Edmonton street artists given new canvas
EDMONTON – The city is looking to curb graffiti vandalism by giving street artists another location to show off their skills.
The first Open Source Street Art free wall opened in Mill Woods last September, as part of a two-year pilot project between the Edmonton Arts Council and the Capital City Clean Up Graffiti management program.
Now, a second free wall is set to open Thursday on the back of the Tire Craft building on Whyte Avenue and 100 Street.
For local street artist A.J.A. Louden the walls are “pretty much paradise.”
“It’s a space to come and freely express ourselves.”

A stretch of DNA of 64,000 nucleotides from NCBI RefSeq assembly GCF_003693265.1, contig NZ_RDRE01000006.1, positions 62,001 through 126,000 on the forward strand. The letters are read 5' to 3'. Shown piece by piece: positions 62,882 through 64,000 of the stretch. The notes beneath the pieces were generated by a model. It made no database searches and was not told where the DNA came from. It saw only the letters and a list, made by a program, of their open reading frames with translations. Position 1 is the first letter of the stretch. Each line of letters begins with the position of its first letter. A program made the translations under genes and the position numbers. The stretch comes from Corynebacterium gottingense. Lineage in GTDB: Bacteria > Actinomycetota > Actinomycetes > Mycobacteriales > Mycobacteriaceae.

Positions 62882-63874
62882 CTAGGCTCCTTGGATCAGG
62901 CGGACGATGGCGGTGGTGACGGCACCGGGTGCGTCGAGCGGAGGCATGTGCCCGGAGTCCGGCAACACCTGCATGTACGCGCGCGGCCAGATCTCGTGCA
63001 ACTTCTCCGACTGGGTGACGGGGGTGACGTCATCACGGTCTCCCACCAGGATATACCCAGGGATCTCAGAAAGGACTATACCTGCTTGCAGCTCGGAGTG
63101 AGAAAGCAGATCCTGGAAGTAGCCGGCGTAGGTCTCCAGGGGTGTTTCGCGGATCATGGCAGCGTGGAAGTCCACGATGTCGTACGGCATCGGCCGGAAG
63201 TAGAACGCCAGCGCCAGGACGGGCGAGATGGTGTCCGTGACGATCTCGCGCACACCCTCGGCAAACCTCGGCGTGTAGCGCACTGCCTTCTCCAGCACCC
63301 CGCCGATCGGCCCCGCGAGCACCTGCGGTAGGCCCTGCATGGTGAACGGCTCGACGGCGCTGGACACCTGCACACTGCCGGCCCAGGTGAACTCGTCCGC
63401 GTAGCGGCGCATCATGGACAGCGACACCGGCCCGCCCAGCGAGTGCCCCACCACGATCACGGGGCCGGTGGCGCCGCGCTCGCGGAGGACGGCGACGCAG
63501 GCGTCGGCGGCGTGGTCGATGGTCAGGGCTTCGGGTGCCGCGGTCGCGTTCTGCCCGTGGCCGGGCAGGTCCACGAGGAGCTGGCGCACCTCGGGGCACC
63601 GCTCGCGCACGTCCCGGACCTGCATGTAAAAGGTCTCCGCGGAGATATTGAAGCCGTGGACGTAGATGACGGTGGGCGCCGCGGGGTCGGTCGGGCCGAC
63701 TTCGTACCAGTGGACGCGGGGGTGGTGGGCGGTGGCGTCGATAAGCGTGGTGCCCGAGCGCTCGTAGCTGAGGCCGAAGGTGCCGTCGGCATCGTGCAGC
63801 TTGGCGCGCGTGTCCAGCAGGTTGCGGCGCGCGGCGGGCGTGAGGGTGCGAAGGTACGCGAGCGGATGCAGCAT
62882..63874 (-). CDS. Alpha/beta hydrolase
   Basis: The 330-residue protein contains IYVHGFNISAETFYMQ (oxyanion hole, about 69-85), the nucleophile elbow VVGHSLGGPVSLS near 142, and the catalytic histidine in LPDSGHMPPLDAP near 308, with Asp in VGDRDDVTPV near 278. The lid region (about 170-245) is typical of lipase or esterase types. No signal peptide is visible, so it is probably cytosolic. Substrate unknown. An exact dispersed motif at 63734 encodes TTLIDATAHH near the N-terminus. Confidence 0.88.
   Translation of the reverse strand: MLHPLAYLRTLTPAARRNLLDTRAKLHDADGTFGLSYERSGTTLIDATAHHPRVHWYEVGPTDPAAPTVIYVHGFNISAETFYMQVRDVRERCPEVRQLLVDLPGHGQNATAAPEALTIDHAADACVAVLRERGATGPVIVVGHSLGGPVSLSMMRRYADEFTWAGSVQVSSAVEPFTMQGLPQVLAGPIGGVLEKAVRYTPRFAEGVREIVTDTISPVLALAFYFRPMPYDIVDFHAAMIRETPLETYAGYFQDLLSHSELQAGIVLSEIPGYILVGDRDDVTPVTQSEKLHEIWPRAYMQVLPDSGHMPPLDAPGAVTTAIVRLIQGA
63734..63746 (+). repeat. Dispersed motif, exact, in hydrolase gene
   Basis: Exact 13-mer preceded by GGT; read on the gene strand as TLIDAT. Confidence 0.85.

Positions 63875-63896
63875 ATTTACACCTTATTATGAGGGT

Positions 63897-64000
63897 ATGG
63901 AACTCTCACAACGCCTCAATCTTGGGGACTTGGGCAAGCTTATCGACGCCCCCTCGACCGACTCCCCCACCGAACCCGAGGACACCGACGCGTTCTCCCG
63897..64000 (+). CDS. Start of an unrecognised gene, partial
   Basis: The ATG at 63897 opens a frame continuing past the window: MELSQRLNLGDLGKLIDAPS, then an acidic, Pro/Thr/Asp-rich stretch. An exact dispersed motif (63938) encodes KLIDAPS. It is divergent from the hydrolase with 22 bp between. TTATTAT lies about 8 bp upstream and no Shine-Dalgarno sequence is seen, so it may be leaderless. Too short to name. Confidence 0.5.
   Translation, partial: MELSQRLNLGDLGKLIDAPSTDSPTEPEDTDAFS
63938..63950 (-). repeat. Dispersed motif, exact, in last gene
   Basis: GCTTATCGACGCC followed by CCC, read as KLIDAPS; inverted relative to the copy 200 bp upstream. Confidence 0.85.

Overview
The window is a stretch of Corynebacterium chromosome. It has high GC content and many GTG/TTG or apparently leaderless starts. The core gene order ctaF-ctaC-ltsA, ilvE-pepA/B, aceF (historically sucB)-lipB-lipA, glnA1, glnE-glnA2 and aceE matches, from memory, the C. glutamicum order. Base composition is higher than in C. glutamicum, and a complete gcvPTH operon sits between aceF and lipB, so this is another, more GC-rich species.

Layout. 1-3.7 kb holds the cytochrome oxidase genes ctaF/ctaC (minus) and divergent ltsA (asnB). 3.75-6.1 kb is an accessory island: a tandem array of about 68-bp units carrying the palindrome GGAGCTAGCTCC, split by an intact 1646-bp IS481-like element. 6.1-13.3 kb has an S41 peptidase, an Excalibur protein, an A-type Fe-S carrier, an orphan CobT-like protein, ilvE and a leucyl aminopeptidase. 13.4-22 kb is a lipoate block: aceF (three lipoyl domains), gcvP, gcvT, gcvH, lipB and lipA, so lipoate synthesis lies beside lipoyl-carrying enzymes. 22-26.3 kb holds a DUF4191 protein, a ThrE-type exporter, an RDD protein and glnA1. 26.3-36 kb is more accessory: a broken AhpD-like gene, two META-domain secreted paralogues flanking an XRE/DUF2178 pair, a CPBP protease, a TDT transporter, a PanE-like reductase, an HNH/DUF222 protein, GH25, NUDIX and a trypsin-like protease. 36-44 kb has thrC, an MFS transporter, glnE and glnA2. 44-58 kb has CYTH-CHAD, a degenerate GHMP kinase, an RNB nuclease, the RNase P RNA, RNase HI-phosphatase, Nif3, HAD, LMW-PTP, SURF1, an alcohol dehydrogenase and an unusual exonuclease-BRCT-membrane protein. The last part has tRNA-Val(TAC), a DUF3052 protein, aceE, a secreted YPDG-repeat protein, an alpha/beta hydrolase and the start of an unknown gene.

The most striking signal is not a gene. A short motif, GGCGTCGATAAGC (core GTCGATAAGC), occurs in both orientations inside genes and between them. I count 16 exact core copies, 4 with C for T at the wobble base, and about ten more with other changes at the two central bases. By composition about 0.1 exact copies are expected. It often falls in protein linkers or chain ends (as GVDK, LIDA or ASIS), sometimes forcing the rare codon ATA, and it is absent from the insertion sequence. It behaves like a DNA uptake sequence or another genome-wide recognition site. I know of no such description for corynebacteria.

“We don’t always love being locked to our sketch books.”
Katherine Kerr, the Public Art Director for the Edmonton Arts Council, said in a statement that the city recognizes the artistic and cultural value of street art.
“We are happy to be launching an additional site that offers opportunity for street artists to practice and integrate with the community, and to beautify the city.”
Staff on the project will monitor the wall for any illegal or offensive content, which will be removed.
They will also be keeping tabs on graffiti vandalism in the surrounding area to see if the free walls deter illegal tagging.
There are now two free walls in our city: the Tweddle Place tennis court building beside Edith Rogers Junior High School
© Shaw Media, 2014